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In the theory of linguistic morphology, morphemes are considered to be the smallest meaning-bearing elements of language. Any word form can be expressed as a combination of morphemes, as for instance the following English words: affect+ion+ate, dinner+s, eat+ing, king+'s, open+mind+ed+ness.
It seems that automated morphological analysis would be beneficial for many natural language applications dealing with large vocabularies, such as speech recognition and machine translation. Many existing applications make use of words as vocabulary units. However, for some languages, e.g., Finnish and Turkish, this is infeasible, as the number of possible word forms is very high.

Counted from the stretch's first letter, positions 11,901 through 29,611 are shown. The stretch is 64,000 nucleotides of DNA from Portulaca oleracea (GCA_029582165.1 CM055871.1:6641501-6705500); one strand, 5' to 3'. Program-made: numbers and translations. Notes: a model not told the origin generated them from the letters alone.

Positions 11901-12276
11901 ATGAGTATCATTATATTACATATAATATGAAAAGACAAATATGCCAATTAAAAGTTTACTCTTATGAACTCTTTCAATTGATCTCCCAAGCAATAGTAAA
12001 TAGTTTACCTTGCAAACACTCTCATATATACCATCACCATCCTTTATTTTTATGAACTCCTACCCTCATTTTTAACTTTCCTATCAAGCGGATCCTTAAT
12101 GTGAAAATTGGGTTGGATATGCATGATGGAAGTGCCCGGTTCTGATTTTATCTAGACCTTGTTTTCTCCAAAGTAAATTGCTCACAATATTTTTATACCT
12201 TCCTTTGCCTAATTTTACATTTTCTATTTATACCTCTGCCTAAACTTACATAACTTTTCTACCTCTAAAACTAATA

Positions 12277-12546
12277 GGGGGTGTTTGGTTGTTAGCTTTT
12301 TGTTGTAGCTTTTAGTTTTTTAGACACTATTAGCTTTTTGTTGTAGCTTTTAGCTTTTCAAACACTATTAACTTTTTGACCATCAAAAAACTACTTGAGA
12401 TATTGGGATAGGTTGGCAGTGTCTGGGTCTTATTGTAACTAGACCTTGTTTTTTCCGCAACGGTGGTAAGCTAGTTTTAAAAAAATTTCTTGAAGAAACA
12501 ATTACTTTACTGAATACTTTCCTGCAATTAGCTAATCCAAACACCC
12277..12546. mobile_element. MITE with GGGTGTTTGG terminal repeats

The figure below shows how the number of different word forms (word types) increase when going through a large English or Finnish corpus. For example, when 10 million word tokens have been observed, there is less than 100 000 English word types, and already more than 800 000 Finnish word types.
A Finnish word typically consists of several morphemes. Often a stem is followed by multiple suffixes. Compound words are common, containing an alternation of stems and suffixes (and sometimes prefixes). For instance: